Armed with Abundance: Consumerism and Soldiering in the Vietnam War

Armed with Abundance: Consumerism and Soldiering in the Vietnam War

by Meredith H. Lair

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Product Details

ISBN-13: 9781469619033
Publisher: The University of North Carolina Press
Publication date: 08/01/2014
Edition description: 1
Pages: 320
Sales rank: 274,180
Product dimensions: 6.10(w) x 9.10(h) x 0.90(d)

About the Author

Meredith H. Lair is associate professor of history at George Mason University.

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Meredith Lair's fascinating analysis of rear-echelon life among American G.I.s dramatically challenges our most common conceptions of U.S. military experiences in Vietnam. From steaks to steambaths, swimming pools to giant PXs, the amenities provided on large bases not only belie conventional images of that war, but also stand as dramatic testimony to the desperate and unsuccessful effort of American officials to bolster flagging troop morale as the war lurched toward its final failure.—Christian G. Appy, author of Working-Class War: American Combat Soldiers and Vietnam

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Armed with Abundance: Consumerism and Soldiering in the Vietnam War 5 out of 5 based on 0 ratings. 1 reviews.
rivkat on LibraryThing 5 months ago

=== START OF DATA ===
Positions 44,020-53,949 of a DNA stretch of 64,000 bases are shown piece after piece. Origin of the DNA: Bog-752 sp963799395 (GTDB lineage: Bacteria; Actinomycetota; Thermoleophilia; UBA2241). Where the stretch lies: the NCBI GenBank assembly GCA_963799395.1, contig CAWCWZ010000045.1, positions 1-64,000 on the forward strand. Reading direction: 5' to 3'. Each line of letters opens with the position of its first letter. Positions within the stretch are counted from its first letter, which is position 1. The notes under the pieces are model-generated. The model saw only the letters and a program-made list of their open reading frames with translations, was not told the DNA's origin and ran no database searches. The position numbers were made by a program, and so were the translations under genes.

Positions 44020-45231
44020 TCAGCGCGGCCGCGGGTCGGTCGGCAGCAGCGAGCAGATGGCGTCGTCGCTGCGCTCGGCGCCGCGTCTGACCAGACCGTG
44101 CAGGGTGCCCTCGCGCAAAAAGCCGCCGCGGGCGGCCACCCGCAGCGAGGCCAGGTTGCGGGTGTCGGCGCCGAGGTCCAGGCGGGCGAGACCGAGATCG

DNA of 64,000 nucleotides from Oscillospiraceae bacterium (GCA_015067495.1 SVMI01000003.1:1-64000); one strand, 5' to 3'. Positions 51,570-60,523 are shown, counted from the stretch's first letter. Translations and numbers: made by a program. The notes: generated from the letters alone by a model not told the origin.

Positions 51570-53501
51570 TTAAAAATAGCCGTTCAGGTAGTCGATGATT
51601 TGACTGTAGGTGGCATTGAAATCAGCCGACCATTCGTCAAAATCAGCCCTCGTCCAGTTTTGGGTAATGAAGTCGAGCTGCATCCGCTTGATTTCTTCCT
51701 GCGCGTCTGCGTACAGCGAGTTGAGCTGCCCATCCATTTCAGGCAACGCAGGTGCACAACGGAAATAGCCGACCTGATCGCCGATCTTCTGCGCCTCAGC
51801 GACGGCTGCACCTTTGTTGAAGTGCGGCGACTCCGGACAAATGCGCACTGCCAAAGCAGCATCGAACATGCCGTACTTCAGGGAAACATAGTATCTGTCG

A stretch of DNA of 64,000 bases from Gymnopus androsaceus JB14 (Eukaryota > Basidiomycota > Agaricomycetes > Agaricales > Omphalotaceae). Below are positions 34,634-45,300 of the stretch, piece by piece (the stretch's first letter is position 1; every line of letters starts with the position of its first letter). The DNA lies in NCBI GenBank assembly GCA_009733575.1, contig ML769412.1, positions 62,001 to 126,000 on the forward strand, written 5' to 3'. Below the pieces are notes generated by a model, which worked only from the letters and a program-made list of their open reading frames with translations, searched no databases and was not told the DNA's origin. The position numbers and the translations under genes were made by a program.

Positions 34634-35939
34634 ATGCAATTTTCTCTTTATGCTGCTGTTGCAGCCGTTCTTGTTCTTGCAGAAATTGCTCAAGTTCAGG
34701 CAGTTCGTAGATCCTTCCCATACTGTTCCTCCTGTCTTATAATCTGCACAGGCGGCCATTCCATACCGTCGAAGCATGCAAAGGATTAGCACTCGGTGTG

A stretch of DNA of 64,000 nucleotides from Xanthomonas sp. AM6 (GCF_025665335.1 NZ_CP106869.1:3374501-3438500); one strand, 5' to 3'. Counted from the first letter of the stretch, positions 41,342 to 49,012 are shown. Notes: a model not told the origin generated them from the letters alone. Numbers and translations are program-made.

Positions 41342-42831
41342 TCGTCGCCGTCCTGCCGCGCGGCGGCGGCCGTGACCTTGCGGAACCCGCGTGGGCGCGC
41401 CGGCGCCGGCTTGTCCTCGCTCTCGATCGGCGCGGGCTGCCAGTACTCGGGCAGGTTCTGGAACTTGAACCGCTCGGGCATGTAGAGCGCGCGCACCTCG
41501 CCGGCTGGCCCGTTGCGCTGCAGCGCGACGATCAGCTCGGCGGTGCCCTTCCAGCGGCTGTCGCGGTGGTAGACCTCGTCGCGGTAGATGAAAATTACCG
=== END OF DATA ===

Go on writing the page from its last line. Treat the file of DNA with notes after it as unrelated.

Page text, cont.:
This excellent book is apparently under attack in some conservative corners for recounting that most Americans who served in the armed forces in Vietnam didn¿t fight (75-90% depending on time/how you count), and that even the ones who did see combat generally had access to many material comforts; only a small minority experienced the Vietnam War of American popular culture. The military used consumerism as a deliberate strategy to deal with soldiers¿ discontent, and in the process helped redefine soldiering as a path to individual wellbeing rather than as service to the state, which coincided (not accidentally) with the transition to an all-volunteer force. Material comforts were, Lair suggests, ¿poor substitutes for a just and winnable cause.¿ Still, ¿[u]pon discovering that the Vietnam War would deliver relatively few opportunities for heroism and glory, American soldiers adjusted their John Wayne expectations to demand comfortable living conditions, time for leisure activities, abundant recreational facilities, and easy access to mass-produced consumer goods.¿ Ice cream, craft shops, swimming pools, and shopping opportunities were abundant, in part because ¿[t]he war on boredom was the only facet of American strategy in Vietnam in which the U.S. military went all out, and the resources directed toward it were staggering.¿ Among other things, the U.S. built bakeries and milk production facilities on a huge scale so that Americans wouldn¿t be deprived of the comforts of home. This also went along with the privatization of war: for-profit contractors, including businesses familiar from Iraq like KBR, provided many of these services.And of course sex, alcohol and drugs were also a big part of the experience: ¿young men raised at economic and social disadvantage in the United States suddenly found themselves empowered by American guns and dollars, yet without the behavioral restraints imposed by family, religion, and law.¿ The ¿fundamental weirdness of Vietnam¿ (material abundance but no clear objectives) also represented a crisis of masculinity: ¿the war¿s refusal to make [a soldier] a hero and its inability to make him a man.¿ This was one source of ambivalence about the material benefits of service: abundance made it harder to prove one¿s masculinity.Meanwhile, the rhetoric of sacrifice and suffering allowed Americans to maintain the idea of noble forces going to war only when absolutely necessary, keeping the image of the scrappy underdog even though American resources far outclassed those of their opponents. ¿[W]hen abundance is understood to permeate a war zone¿enough food, ammunition, and creature comforts to stay in the fight forever¿the violence suddenly appears less restrained, the charity seems less ennobling, and the men who mete out both appear, somehow, less heroic.¿ Lain concludes that ¿the erasure of abundance from old war stories helps the United States to create new ones because it allows the American public to revel in the idea of wartime hardship without actually having to experience it.¿ ¿[B]ounty¿s absence in war narratives ensures that the American people continue to think of their country not as a superpower capable of fielding a massive army of professional killers anywhere in the world, but rather as an exemplar nation that deploys its citizen soldiers only when absolutely necessary.¿ American resources vastly outstripped those of the Vietnamese, but erasing that allows Americans to think of themselves as the ones who suffered, which also makes it easier to ignore the atrocities suffered by the Vietnamese. A sobering and useful book.Side note: Lain¿s chapter on how similar dynamics played out in Iraq has a vidding hook. She discusses how American soldiers in Iraq often created videos/slideshows set to music, something that could only occur because of the access they had to music, computers, editing software, and so on during the war itself. ¿Visual evidence of one¿s proximity to danger¿explosions, fires